Joining VeloClub not only supports the work we do, there are some fantastic benefits:
by Simone Giuliani
January 16, 2017
Photography by Tim Bardsley-Smith
WOMEN'S CYCLING BROUGHT TO YOU BY ORBEA
LYNDOCH, Australia (CT) — Chloe Hosking (Ale Cipollini Galassia) stepped up to the top step of the podium in a hot and hilly stage of the Santos Women’s Tour as she turned the tables on yesterday’s winner Kirsten Wild (Cylance Pro Cycling) in a sprint to the line.
Rounding out the podium for stage 3 was Alexis Ryan (Canyon-SRAM) while tour leader Amanda Spratt (Orica-Scott) came in safely with the front bunch, preserving her lead and making it extraordinarily unlikely that anyone else could pull back enough time to take the blue tour leader’s jersey from her in the final criterium stage. The young rider jersey also remained on Ruth Winder’s (UnitedHealthcare) back.
The 92 kilometre stage through the wine growing area of the Barossa in South Australia wasn’t as long or tough as the first stage, but the heat combined with a category three climb was enough to tear the field apart and make it a challenge for the sprinters to come to the end with the group. But it was a challenge that some were up to.
The final climb was less than 13 kilometres away for the finish line.
“I was just sucking in air over the climb and it was a matter of trying to recover as quickly as possible,” Hosking told Ella CyclingTips in a video interview. “Then it was a bit of a waiting game between Kirsten Wild and I. We were sort of following each other, and then with about five kilometres to go I jumped on her wheel and I didn’t let it go until about 150 metres to go when I came around her.”
Watch the full interview here:
Erin Kinnealy (Holden Women’s Cycling) took off out the front early today at less than ten kilometres into the race, working solo to build up a lead that at one stage was approaching two minutes. No one jumped from the pack to join her, as with the heat and climbing ahead most were conserving for later.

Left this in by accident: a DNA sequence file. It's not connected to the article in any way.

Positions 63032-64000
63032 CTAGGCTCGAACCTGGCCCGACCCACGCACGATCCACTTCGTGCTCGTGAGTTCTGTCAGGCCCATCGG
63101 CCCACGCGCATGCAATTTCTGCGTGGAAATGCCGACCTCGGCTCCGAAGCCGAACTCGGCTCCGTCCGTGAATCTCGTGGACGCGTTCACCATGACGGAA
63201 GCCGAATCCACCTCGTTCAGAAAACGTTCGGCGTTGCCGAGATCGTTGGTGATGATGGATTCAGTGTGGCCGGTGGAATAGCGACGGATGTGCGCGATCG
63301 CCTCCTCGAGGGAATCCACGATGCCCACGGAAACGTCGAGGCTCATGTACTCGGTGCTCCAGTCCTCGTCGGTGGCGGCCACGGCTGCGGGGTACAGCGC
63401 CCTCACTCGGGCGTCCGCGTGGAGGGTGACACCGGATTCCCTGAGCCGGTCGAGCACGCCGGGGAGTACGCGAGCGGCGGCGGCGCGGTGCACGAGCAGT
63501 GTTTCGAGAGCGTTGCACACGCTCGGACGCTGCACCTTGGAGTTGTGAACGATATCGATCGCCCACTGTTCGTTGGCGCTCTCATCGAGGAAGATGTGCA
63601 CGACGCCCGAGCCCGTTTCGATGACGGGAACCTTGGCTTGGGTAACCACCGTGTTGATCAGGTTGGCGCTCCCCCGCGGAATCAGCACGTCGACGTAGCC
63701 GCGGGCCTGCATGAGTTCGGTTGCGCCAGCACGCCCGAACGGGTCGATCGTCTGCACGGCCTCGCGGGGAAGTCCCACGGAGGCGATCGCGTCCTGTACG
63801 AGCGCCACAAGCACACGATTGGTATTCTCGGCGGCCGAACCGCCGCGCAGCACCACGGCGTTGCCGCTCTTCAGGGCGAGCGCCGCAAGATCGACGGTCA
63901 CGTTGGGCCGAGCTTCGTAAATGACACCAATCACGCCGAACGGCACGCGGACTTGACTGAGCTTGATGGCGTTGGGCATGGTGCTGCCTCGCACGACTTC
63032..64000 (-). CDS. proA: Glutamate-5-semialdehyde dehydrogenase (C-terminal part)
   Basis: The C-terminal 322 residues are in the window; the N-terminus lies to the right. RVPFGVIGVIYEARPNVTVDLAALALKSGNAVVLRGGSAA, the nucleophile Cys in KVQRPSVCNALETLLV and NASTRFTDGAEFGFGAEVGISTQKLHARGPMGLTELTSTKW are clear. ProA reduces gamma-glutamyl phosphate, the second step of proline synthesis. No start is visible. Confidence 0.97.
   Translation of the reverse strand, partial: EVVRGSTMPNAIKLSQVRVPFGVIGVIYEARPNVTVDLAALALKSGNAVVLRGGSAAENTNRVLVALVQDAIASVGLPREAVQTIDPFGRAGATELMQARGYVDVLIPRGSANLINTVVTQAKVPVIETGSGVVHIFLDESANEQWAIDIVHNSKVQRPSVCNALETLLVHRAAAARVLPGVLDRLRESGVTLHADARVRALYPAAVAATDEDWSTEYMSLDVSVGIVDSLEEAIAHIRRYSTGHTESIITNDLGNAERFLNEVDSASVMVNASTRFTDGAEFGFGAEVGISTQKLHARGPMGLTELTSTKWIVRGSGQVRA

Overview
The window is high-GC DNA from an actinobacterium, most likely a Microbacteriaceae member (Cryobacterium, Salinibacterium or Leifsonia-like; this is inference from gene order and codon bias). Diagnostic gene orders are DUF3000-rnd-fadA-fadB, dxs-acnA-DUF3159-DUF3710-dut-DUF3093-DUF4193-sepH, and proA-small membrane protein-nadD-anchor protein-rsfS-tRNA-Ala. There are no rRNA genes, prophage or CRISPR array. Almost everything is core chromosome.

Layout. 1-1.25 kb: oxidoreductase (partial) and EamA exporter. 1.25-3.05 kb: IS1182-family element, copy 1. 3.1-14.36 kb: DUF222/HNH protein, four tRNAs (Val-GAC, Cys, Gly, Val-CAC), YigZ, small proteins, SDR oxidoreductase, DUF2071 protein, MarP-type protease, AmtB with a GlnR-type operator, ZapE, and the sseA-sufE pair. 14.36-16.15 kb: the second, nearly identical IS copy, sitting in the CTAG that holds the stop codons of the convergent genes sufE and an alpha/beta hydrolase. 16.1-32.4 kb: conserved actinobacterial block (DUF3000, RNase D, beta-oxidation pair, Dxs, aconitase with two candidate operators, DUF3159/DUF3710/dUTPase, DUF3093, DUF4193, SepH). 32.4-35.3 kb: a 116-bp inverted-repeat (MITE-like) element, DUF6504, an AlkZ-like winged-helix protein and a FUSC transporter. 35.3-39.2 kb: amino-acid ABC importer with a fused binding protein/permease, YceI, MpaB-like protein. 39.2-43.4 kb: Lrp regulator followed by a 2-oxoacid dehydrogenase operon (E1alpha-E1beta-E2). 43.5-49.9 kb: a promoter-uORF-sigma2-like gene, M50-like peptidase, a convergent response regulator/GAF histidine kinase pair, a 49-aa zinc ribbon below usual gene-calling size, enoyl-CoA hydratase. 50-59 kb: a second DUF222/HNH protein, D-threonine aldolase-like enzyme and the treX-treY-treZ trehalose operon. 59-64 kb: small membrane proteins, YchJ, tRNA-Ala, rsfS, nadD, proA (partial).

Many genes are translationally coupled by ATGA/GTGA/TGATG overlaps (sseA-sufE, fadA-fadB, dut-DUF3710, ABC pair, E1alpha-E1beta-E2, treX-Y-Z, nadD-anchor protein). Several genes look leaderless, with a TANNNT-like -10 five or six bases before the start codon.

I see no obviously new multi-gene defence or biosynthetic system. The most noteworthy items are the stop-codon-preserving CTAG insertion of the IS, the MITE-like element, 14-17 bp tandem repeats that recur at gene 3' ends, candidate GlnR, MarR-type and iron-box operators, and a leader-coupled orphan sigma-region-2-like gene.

Kinnealy looked strong out the front happily telling her team car, which Ella CyclingTips was covering the race from today, that they could go back and look after the rest of the team in the bunch as she was fine.
Being out alone, however, took a toll and the the bunch was also putting the foot down. Orica-Scott were now continually at the front making sure they were protecting race leader Spratt’s position and driving it hard so no one could get away.
In the run up to the first climb of the category 3 Whispering Wall the gap closed and then disappeared entirely. The pace was on, and it was telling in the field. Dozens of riders were falling into the convoy of team cars, and then out the back with nearly 40 kilometres still to go to the end.
Australian road champion Katrin Garfoot controlling the field for leader Spratt.
There were a few small attempts to break away from the pack, but Orica-Scott was on patrol and as they came back for their second climb of the Whispering Wall at 80 kilometres with just 13 kilometres to go, the field was split even further and the front group dropped to little more than 30 riders.
The vineyards were green, but the paddocks were dry.
The riders looked as parched as the dried brown grass in the paddocks surrounding the road. Many were falling off the back of the field, clearly suffering as temperatures reached the mid 30s and the stockings of ice cubes being passed out team car windows to cool them were clearly not enough to get them through.
At the end of the day Spratt maintained her lead. Only eight riders are within a minute, with Janneke Ensing (Ale Cippolini Galassia) the closest at 19 seconds and the next rider Wild at 50 seconds.
A signature from the race leader
One of those named pre-race as a contender is Peta Mullens (Hagens Berman Supermint), who is sitting in eighth, a minute back and just missed the podium by one spot today. She said that once they got out on the stage it was pretty clear that no one was going to be allowed a chance to cut the deficit to Spratt.
“It’s hard to get time back and Orica are such a strong team that they can essentially monitor everything and they are not going to let anyone go up the road,” Mullens, who finished fourth today told Ella CyclingTips.
After the first climb of the day Lucy Bechtel (Specialized Women’s Racing) and Anna Christian (Drops Cycling) took off out the front but Orica-Scott quickly hauled the break back in.
“It was pretty obvious then that nothing was going to get away unless it had their main GC girls in it,” said Mullens.
The four stage tour, which has a UCI 2.2 classification, began on Saturday kicking off the women’s international road racing for 2017 and continuing Australia’s summer season of racing following the National Road Championships last week. The field of the Santos Women’s Tour is the strongest ever, with 11 international teams joining the race, many coming from their winter into a hot South Australian summer.
For full results of the Santos Women’s Tour stage 3 click the link here.